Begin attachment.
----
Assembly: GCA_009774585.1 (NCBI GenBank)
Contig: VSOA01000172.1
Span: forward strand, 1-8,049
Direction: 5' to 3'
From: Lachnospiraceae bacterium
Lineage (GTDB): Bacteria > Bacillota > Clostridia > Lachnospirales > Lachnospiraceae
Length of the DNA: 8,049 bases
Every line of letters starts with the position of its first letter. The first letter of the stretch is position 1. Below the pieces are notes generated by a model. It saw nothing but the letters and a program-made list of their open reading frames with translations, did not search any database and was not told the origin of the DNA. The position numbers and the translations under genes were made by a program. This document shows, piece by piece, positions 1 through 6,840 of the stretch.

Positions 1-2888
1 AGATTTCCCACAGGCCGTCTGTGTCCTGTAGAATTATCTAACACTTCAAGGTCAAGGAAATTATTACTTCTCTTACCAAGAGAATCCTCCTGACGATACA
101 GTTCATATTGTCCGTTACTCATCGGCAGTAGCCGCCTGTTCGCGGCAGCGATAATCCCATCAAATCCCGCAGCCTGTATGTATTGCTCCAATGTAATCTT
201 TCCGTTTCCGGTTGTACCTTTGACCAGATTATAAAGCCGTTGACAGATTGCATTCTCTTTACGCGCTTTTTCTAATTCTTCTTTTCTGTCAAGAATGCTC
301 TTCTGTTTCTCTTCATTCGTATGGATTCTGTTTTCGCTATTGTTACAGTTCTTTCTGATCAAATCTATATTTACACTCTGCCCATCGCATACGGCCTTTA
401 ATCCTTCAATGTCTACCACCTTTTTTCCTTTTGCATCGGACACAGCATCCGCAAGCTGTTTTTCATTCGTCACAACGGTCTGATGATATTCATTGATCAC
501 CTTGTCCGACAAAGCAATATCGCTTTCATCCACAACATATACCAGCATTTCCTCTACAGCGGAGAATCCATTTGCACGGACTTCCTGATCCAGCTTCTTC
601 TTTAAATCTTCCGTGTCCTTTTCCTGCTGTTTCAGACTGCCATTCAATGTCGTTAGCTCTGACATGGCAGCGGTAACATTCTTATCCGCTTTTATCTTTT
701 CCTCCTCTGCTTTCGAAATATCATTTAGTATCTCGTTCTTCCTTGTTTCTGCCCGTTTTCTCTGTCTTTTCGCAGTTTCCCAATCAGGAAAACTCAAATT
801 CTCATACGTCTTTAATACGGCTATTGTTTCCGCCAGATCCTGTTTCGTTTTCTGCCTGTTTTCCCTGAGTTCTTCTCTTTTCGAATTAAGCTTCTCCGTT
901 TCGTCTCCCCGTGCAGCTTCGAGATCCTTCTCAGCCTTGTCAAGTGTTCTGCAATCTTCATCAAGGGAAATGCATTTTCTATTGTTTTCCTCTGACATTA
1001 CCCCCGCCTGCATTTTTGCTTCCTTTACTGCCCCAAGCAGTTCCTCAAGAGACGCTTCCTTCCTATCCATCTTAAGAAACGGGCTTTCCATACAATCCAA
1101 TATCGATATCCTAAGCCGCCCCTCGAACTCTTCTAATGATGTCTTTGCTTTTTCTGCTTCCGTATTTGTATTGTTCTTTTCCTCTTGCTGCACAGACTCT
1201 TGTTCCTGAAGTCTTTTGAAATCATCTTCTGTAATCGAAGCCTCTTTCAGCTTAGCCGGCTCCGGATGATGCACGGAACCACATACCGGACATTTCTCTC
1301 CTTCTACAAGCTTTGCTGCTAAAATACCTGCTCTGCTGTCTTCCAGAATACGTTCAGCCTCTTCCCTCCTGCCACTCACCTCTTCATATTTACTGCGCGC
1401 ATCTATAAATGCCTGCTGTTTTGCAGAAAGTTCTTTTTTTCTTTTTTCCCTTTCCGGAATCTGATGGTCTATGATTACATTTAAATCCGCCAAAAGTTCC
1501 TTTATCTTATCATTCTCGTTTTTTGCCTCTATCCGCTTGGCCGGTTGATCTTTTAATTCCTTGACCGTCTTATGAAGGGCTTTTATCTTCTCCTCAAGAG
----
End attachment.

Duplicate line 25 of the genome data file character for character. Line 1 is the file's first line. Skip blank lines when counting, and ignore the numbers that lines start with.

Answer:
1501 TTTATCTTATCATTCTCGTTTTTTGCCTCTATCCGCTTGGCCGGTTGATCTTTTAATTCCTTGACCGTCTTATGAAGGGCTTTTATCTTCTCCTCAAGAG